Faith Community Asks City, County Leaders to Tackle Affordable Housing Crisis
The faith community is coming together to tackle the affordable housing crisis in Charlottesville and Albemarle County.
CHARLOTTESVILLE, Va. (WVIR) - The faith community is coming together to tackle the affordable housing crisis in Charlottesville and Albemarle County.
On Tuesday, April 24, hundreds gathered as part of the action assembly held by Interfaith Movement Promoting Action by Congregations Together (IMPACT).
At the event Tuesday night, faith leaders from over 20 congregations met at Charlottesville High School and asked city and county officials for their commitments to certain problems.
IMPACT says close to 3,000 seniors in Albemarle County are struggling to keep a roof over their heads. It's asking supervisors to help solve the problem by creating a permanent housing fund.
"Many of my older citizens have worked in an economy which is totally different than today, and what they retired on in the late '70s felt completely adequate but is not adequate anymore,” says Ann Mallek, an Albemarle County supervisor.
Albemarle County supervisors Ann Mallek, Norman Dill, and Ned Gallaway all agreed to do what they can to create more affordable units.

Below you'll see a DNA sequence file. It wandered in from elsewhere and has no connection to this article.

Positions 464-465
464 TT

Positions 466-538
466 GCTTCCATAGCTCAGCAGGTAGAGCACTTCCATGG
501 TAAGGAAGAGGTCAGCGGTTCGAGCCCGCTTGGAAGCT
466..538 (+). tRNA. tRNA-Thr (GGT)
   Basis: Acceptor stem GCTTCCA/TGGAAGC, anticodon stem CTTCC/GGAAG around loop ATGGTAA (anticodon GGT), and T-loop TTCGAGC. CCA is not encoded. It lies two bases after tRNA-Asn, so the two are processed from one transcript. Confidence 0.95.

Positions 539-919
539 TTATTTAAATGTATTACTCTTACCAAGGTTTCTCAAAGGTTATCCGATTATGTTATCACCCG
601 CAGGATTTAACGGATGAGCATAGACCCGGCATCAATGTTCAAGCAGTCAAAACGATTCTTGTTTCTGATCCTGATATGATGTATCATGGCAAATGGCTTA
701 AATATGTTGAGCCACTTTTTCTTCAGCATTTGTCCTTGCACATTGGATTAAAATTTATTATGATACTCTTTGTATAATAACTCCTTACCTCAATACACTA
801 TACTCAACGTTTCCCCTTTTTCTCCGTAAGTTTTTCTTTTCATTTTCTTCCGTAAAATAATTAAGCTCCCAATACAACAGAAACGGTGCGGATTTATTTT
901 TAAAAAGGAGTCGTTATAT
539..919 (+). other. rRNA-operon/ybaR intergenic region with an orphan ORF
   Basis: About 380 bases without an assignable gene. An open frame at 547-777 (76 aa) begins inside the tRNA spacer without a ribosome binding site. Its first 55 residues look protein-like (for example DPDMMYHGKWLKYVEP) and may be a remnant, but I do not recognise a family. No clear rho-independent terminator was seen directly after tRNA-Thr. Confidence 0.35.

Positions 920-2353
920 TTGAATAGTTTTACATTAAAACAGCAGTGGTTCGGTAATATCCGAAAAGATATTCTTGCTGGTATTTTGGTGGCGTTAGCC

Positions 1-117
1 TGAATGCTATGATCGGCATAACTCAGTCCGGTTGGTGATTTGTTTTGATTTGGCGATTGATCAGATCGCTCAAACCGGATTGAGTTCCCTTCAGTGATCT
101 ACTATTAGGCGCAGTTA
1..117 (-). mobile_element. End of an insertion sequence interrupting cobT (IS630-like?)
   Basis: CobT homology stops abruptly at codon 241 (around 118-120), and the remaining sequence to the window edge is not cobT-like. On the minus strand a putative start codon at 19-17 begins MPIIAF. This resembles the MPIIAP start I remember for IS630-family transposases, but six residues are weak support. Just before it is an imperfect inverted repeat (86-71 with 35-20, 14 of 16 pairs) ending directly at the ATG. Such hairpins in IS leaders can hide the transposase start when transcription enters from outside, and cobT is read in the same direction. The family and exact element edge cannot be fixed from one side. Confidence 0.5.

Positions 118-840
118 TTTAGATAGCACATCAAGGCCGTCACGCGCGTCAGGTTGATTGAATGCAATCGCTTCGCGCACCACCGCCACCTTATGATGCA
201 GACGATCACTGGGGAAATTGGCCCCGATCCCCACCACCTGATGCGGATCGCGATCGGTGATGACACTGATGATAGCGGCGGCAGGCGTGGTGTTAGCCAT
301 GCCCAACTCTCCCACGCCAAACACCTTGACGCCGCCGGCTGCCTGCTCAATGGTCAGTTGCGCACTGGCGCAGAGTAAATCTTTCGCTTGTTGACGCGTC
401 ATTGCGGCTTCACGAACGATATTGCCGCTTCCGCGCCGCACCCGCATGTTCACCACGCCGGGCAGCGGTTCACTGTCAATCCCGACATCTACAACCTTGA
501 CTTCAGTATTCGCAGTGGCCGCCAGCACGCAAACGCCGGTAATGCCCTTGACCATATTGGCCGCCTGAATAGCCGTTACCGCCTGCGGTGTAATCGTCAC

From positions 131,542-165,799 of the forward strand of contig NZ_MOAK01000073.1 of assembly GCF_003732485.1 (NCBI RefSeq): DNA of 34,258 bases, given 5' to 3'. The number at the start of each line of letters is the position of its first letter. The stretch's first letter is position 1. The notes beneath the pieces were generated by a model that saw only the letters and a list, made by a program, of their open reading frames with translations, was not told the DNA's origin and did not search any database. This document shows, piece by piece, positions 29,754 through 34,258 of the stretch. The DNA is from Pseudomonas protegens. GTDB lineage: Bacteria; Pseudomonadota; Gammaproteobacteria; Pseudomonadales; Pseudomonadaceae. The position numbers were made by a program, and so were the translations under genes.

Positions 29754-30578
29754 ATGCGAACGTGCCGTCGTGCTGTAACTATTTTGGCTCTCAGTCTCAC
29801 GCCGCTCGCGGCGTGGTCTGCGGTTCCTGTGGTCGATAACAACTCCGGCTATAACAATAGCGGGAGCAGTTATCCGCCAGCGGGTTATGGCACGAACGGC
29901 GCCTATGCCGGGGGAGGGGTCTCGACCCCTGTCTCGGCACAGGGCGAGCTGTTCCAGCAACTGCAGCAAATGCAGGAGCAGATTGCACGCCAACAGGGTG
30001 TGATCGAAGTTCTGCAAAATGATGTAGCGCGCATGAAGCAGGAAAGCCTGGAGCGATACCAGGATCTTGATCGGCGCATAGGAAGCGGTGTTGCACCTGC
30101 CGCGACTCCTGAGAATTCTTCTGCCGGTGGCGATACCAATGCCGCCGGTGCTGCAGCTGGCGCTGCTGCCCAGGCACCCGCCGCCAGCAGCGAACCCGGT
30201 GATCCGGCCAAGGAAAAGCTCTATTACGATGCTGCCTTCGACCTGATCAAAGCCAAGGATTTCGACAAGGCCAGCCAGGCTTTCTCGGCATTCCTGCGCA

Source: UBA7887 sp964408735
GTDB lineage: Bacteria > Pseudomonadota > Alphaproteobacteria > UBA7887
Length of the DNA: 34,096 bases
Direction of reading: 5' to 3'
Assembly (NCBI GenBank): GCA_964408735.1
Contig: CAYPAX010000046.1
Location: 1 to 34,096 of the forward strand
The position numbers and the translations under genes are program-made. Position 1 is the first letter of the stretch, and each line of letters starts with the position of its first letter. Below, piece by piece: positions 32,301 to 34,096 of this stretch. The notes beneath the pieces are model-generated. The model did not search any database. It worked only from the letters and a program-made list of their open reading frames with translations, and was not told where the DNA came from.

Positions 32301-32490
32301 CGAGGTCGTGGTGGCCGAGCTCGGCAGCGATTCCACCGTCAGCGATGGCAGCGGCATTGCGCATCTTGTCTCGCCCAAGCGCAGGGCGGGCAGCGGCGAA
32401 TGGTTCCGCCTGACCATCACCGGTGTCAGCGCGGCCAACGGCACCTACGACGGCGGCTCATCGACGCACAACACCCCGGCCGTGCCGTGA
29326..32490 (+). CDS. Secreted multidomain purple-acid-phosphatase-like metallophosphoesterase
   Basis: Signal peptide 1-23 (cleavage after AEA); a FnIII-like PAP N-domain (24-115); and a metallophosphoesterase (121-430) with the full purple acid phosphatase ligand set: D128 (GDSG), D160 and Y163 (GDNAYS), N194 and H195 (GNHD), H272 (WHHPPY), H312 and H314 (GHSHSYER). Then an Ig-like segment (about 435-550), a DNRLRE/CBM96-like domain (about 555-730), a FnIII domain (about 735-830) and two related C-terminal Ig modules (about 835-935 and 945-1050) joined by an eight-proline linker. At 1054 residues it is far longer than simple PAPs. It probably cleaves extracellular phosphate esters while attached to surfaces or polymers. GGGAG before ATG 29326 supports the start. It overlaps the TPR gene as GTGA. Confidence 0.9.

“We hope that we will have economic development, we hope that our revenue pie will grow from other means than taxation, so that we can then be able to provide these services and other services better to our citizens without impoverishing everybody," says Mallek.
Another problem IMPACT mentioned is that almost half of nonstudents in Charlottesville are burdened by the cost of living. IMPACT is asking the city to expedite the process for building affordable homes.
Lastly, IMPACT is asking the Housing Advisory Committee to review the current zoning code to see how it negatively impacts affordable housing development. The Housing Advisory Committee has agreed to do that as part of a larger strategy.